As anyone who’s read me in the past few months knows, I’m combatting a pretty significant depression and I have been for a while. While trying to conceive I have only one weapon in my medicinal arsenal–Zo.loft. I took that SSRI when I was pregnant and I gained a TON of weight, like twice the highest recommended amount. I also gained a lot of weight on Pro.zac (another SSRI) when I was in high school. Neither drug (and I believe all SSRIs) were very effective for me. (I now believe that is because I don’t suffer from generalized clinical depression but from Bi.Polar II.)

I have a prescription for Zo.loft. In fact, I’ve already filled it. But I refuse to take it because I can’t stand the thought of gaining more weight. Weight gain makes me depressed. I don’t see how taking something that will almost certainly cause weight gain is a good idea. And yet, it is the only idea and I don’t know if I’m being totally irresponsible in disregarding it.

I like to think that my weight and body issues have disappeared, but that isn’t the case. Not at all. I’ve managed to banish them to a degree, but the fear of them is still there, ever present, ready to take hold of me at any moment. Taking hold of me now–maybe standing silently with a gun to my head feeding me dialogue so no one will realize I’m being held hostage.

I can’t stand the thought of going back to the way I was, of morphing back into the calorie counting, obsessive exerciser of my late teens and early to mid twenties. I REFUSE to become her again. And I don’t know if I’m strong enough to fight her off when anti-depressants are causing me to gain weight.

So there is it, the elephant in the room, the HUGE issue I’ve skirted around, completely failed to address. It felt disingenuous that I wasn’t saying more about it, that I wasn’t voicing my concerns about the decision I’m making, every single day, when I choose depression over weight gain.

Is it really the lesser of the two evils? I honestly think so, but who knows? Maybe that’s just my fear feeding me lines again, holding the nuzzle of a gun to my head, telling me what to say.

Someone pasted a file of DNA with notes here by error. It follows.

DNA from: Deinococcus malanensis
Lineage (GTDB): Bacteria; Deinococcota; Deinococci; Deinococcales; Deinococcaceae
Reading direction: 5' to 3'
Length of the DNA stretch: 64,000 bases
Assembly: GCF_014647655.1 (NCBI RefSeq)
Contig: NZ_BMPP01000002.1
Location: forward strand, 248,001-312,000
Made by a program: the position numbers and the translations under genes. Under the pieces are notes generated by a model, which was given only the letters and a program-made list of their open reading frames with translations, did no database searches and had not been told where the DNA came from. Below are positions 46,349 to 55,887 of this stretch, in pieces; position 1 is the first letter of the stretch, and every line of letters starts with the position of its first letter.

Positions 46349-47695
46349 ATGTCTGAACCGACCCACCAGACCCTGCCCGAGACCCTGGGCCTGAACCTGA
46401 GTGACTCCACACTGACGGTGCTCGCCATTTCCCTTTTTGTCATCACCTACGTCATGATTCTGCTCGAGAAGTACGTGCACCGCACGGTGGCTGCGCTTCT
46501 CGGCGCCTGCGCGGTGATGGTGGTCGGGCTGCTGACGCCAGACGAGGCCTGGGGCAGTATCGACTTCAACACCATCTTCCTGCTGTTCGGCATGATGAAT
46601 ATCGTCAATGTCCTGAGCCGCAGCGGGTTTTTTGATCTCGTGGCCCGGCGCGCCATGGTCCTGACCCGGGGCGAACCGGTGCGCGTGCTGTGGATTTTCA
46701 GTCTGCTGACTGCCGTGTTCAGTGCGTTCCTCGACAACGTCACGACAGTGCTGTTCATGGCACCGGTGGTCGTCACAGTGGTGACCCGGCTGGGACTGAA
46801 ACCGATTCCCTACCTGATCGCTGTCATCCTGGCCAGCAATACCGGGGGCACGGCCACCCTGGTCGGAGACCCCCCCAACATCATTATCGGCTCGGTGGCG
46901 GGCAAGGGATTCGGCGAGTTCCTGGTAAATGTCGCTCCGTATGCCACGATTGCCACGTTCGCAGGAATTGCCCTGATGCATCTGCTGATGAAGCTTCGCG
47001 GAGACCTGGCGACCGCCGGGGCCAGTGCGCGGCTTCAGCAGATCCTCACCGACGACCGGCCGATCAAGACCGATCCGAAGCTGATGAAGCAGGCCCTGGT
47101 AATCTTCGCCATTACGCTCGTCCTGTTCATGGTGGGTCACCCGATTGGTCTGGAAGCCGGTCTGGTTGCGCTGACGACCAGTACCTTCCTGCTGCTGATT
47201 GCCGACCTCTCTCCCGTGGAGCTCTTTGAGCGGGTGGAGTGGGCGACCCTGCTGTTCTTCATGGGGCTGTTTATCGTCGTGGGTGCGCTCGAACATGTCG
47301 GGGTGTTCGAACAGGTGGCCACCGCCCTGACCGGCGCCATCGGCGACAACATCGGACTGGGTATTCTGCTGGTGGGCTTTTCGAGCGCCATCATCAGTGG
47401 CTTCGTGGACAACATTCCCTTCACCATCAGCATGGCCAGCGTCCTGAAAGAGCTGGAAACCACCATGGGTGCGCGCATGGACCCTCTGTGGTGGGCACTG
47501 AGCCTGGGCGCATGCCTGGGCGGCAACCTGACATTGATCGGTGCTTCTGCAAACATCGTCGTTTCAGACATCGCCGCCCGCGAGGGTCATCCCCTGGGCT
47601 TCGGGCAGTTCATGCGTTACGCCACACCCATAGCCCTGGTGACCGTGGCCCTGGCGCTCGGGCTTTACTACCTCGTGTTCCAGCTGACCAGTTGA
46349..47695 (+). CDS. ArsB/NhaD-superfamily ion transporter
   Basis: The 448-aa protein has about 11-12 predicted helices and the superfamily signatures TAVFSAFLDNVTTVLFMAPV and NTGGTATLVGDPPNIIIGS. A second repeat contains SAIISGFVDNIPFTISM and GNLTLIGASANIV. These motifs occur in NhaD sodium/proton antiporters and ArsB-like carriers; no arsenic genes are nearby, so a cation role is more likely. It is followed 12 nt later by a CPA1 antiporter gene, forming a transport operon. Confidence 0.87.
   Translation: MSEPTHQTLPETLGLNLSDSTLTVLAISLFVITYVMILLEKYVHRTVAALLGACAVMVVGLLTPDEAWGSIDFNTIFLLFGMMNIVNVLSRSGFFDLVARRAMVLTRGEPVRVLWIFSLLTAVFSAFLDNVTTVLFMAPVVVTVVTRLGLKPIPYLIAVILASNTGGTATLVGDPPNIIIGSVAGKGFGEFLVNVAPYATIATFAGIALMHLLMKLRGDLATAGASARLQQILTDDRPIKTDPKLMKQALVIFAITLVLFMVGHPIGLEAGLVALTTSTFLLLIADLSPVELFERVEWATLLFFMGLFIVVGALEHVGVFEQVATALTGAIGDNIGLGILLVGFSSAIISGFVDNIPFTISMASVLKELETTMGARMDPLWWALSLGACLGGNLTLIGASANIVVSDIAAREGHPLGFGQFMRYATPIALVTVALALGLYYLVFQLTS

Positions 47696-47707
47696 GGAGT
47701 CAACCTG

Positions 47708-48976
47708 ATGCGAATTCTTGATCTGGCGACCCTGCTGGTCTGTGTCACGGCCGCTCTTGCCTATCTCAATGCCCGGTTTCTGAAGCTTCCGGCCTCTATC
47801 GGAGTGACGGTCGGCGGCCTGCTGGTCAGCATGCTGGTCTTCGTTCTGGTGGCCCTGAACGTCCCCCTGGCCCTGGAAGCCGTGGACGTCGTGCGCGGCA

5 responses

  1. very brave and honest post, K. Body image issues are so difficult as women and I think it’s a reoccurring theme in our lives (unfortunately).
    A lot of those issues we healed from in our younger years rear their ugly heads like no other when dealing with infertility, and you have an extra layer of complexity and a lot of history that makes it even more difficult. I’m sorry and I’m sending you hugs and support.

  2. I wonder if it’s a matter of control … depression is something you will never necessarily be able to control (because it’s hormonal) … where food intake IS something you can control because you have a healthy relationship with it? And that if worse comes to worse you will lose weight you’ve gained with a medication simply because you’ll continue to practice the lifestyle you’ve learned is healthy? I don’t know how weight gain with Zoloft works, so that’s total speculation.

  3. Thank you for sharing. I too have struggled with weight gain and loss over the years. This past year I was especially frustrated as I am still trying to lose the last 5 – 10 lbs. of my pre-pregnancy/IVF weight and can’t seem to shake it. I know what I need to do to make it happen, but need to do a better job prioritizing too. I also think I am getting older and my metabolism may be slowing down, among other things. Anyway, thank you for sharing. I am sorry that at this time in your life you have to choose between one or the other, when both can be so hard to deal with. (((HUGS)))